I suspect that each one of us knows a relative or friend who tends to be “pessimistic” about many things, usually looking at the “worst” that can happen in a given situation. That is really just a defence mechanism they are using, hoping to avoid (or preparing for) any shock that might occur if and when the “worst” does in fact happen in the future.
This could be the case with Mary Magdalene, Peter, and “the disciple whom Jesus loved” in today’s gospel. The short pericope or segment from the Evangelist ends with the observation that they did not anticipate the resurrection of Jesus. Certainly the teaching of Jesus had been clear on this point. As a minimum, they had heard the teaching (more than once), but it had not “sunk in” yet – perhaps it was the same “defence mechanism” at work.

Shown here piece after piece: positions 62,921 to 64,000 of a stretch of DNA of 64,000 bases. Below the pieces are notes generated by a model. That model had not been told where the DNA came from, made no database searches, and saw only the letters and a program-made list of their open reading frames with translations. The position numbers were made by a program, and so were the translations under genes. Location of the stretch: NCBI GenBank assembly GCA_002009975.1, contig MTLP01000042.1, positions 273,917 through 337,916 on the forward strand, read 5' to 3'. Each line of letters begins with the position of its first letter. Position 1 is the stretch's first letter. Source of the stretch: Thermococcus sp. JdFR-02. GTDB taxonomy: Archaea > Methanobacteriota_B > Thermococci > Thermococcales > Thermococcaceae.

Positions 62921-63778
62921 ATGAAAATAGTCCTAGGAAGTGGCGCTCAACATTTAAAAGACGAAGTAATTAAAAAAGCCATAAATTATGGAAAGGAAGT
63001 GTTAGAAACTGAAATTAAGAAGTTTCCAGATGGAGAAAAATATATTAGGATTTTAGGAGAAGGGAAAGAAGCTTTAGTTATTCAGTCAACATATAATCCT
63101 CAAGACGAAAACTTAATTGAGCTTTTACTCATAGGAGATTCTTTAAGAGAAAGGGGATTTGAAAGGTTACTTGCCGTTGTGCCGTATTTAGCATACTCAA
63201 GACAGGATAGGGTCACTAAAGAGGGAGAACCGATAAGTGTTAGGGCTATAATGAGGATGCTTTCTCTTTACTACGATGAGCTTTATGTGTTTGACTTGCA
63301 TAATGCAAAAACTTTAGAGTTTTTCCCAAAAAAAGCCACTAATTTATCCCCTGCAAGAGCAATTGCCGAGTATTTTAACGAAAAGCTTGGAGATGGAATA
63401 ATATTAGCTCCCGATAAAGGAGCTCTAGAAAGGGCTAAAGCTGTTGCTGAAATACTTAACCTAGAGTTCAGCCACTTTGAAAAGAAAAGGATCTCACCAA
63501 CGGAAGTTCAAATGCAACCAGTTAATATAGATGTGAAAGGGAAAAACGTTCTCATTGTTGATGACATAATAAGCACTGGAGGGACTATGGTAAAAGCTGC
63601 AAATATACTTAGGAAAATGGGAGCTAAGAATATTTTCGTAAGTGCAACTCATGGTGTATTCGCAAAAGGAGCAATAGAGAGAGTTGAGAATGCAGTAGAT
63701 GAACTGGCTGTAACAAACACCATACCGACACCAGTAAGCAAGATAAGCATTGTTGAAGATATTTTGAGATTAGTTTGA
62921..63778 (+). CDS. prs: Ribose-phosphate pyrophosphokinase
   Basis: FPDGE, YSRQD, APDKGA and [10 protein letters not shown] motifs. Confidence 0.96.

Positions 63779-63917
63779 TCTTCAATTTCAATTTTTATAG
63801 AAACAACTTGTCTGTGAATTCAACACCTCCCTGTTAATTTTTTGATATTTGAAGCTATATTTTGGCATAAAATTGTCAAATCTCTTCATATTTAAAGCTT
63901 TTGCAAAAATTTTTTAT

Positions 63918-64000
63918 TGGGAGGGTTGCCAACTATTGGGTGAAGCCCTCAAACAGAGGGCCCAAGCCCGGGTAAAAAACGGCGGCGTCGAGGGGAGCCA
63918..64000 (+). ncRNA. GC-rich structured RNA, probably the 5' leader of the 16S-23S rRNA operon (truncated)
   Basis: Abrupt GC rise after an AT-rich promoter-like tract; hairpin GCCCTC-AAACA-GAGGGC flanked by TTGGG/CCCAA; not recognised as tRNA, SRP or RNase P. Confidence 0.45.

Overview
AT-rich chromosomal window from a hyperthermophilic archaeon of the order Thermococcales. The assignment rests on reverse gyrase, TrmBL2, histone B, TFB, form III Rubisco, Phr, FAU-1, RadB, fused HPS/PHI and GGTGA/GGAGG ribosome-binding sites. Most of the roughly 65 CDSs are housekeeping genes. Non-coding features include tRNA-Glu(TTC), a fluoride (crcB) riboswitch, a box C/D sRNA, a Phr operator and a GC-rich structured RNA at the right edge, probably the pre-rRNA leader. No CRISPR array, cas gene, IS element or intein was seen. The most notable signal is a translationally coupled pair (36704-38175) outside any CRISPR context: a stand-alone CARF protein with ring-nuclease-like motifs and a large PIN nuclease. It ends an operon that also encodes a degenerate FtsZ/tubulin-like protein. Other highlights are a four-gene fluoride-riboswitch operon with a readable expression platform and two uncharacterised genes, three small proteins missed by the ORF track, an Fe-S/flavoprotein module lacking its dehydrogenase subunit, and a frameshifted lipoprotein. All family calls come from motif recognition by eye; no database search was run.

In this brief gospel story, the “disciple whom Jesus loved” observes the empty tomb and the burial cloths carefully rolled up. “He saw and believed.” Those are crucial words! They are the first “glimmer of true hope” from any disciple. He believed, based on what he saw (and also on what he did not see). The Questioner above wanted to know why we are “left suspended” by the way the story ends; I believe the answer is precisely to show the birth of true hope. We do not need a firewall or “defence mechanism” because our faith unites with this hope and makes us loving members of the one Body of Christ. The empty tomb is all about hope, which must now be nurtured through daily prayer and meditation.
As Christians we are called to view death in the light of the resurrection of Jesus – because in His death and resurrection lies our hope. The Holy Spirit teaches us to celebrate every liturgy in eager expectation of the return of Jesus, by praying in hope.